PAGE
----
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Five more COVID-19 deaths in B.C., restrictions could extend into summer

Citynews 1130 Vancouver

Last Updated Mar 31, 2020 at 8:33 pm PDT

FILE - Provincial Health Officer Dr. Bonnie Henry says the priority now is to push for a vaccine. (Courtesy Government of B.C.)
Summary

The priority now is to push for a vaccine: Dr. Henry

Henry also announced 43 new cases of the virus

507 people have now fully recovered from it in B.C.

VICTORIA (NEWS 1130) – Provincial Health Officer Dr. Bonnie Henry reported Tuesday five more deaths in B.C. due to the novel coronavirus, while suggesting orders to help contain transmission of COVID-19 could extend beyond May and into the summer.

But the priority now, she added, is to push for a vaccine.

“Realistically,” Henry said, “we are going to be in some form of having to monitor and prevent transmission of this virus until we have a vaccine, or enough of the population is immune to it, that it’s no longer infecting people. But we know that that’s a very high number.”

B.C. is likely in its first wave of COVID-19 at the moment, she said.

“When we get through our first wave, which will likely be in a few weeks, and maybe into May, for sure, we need to start thinking about what does it look like again to understand, if we are starting to see importations again, if we are starting to see clusters and cases being transmitted in the community,” Henry added.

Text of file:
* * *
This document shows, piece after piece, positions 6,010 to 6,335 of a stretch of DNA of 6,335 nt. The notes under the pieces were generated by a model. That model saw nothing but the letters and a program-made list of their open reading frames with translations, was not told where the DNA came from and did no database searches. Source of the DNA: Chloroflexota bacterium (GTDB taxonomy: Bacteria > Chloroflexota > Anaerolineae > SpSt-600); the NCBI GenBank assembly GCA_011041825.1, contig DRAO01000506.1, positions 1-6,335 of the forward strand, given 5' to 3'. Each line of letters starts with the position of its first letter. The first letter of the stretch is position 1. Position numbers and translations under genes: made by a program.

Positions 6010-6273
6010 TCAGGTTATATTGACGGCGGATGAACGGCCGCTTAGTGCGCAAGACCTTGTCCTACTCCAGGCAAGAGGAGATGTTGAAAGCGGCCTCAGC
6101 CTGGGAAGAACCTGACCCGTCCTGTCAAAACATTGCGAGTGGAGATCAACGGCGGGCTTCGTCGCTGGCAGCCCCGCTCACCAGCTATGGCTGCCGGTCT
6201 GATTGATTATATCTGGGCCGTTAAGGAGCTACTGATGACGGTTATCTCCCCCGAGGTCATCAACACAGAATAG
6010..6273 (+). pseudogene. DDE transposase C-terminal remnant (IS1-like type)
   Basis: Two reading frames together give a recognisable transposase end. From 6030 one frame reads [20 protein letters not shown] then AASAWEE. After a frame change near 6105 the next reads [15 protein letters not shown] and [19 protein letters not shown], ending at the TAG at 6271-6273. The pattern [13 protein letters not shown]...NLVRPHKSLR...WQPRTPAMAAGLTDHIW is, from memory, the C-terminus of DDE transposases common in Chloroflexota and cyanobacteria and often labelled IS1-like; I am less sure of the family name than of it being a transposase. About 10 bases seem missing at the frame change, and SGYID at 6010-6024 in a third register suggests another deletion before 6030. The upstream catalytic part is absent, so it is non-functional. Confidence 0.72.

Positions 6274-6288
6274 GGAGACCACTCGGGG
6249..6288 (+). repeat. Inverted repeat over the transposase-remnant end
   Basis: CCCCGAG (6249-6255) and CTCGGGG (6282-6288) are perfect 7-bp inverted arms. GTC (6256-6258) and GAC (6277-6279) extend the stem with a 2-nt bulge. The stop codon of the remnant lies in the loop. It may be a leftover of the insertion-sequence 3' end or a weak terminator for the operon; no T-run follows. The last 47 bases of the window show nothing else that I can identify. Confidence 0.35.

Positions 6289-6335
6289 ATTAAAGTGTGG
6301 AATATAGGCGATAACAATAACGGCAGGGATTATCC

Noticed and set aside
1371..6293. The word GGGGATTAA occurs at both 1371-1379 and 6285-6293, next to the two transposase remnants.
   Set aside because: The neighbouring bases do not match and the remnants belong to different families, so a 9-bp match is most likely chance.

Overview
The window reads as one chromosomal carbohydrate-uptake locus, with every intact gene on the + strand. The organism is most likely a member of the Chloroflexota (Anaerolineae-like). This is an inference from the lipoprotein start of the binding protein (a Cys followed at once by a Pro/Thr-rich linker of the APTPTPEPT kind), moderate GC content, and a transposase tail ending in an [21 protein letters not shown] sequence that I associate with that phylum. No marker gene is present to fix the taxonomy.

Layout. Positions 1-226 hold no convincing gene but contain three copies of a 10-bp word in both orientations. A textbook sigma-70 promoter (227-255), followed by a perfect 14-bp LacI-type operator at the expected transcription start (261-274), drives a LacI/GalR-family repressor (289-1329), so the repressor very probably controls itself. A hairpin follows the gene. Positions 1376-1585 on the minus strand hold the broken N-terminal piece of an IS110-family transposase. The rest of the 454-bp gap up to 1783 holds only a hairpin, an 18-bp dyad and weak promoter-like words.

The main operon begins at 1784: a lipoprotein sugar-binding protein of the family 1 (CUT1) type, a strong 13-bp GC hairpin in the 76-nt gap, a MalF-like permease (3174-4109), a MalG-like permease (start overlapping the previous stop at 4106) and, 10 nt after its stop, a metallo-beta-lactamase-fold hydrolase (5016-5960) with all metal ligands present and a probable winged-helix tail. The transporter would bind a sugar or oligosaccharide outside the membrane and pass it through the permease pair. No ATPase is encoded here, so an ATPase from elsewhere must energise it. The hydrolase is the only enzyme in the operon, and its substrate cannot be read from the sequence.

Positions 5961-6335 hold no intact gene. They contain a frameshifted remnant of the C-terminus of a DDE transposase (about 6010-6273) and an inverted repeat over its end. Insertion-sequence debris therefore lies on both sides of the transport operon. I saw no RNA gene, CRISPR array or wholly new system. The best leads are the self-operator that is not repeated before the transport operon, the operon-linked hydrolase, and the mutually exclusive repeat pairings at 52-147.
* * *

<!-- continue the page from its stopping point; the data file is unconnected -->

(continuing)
“I do think it’s more and more less likely that we’re going to be able to get back to full, normal life — which I miss, a lot — before, at least, the summer.”

Then, she said, B.C. needs to start preparing for a second wave.

“In the meantime, we need to put every possible effort into development of a vaccine,” Henry added.

Health Minister Adrian Dix reiterated that there is “zero chance” any of the protective orders will be varied by the end of April.

“What it looks like in May or June or July is hard to say, and a lot of it depends on whether people are committed, which I believe they are, and I think we’ve seen that, to responding with a 100-per-cent effort to bend the curve,” Dix said.

“But this is going to be a challenge for a long time.”

With the five deaths reported Tuesday, the total number of those related to COVID-19 in B.C. increased to 24.

Henry also announced 43 new cases of the virus, and that 507 people have now fully recovered from it.

Henry also said 19 care homes or assisted-living facilities now have cases of COVID-19.

Two, the Lynn Valley Care Centre and Haro Park Centre, have full-blown outbreaks, she added.

However, Henry said most of the 17 others have only single cases, either a staff member or resident.

She credits aggressive provincial measures for limiting the transmission of the virus at the latter facilities.

Earlier Tuesday, a staff member at another long-term care home in Langley was diagnosed with COVID-19. The employee of Langley Lodge is in isolation at home, according to the Fraser Health Authority.

Henry said 128 people in B.C. remain hospitalized with COVID-19, including 61 in intensive care.

All five deaths reported Tuesday were cases in the Lower Mainland — four in the Vancouver Coastal Health region, the other in Fraser Health.

During the daily briefing, Henry addressed a question about an outbreak at Bylands Nursery in west Kelowna involving temporary foreign workers who arrived before travel restrictions were put in place. Henry said the workers were identified as ill and tested this past weekend, while their close contacts have been isolated.

Henry also said the foreign workers weren’t in the community, but did mix with each other. The cases were caught relatively early, she added, and some who were exposed to the virus are not currently sick, but could become ill in the coming weeks.

Henry added she’s concerned about more outbreaks involving temporary foreign workers.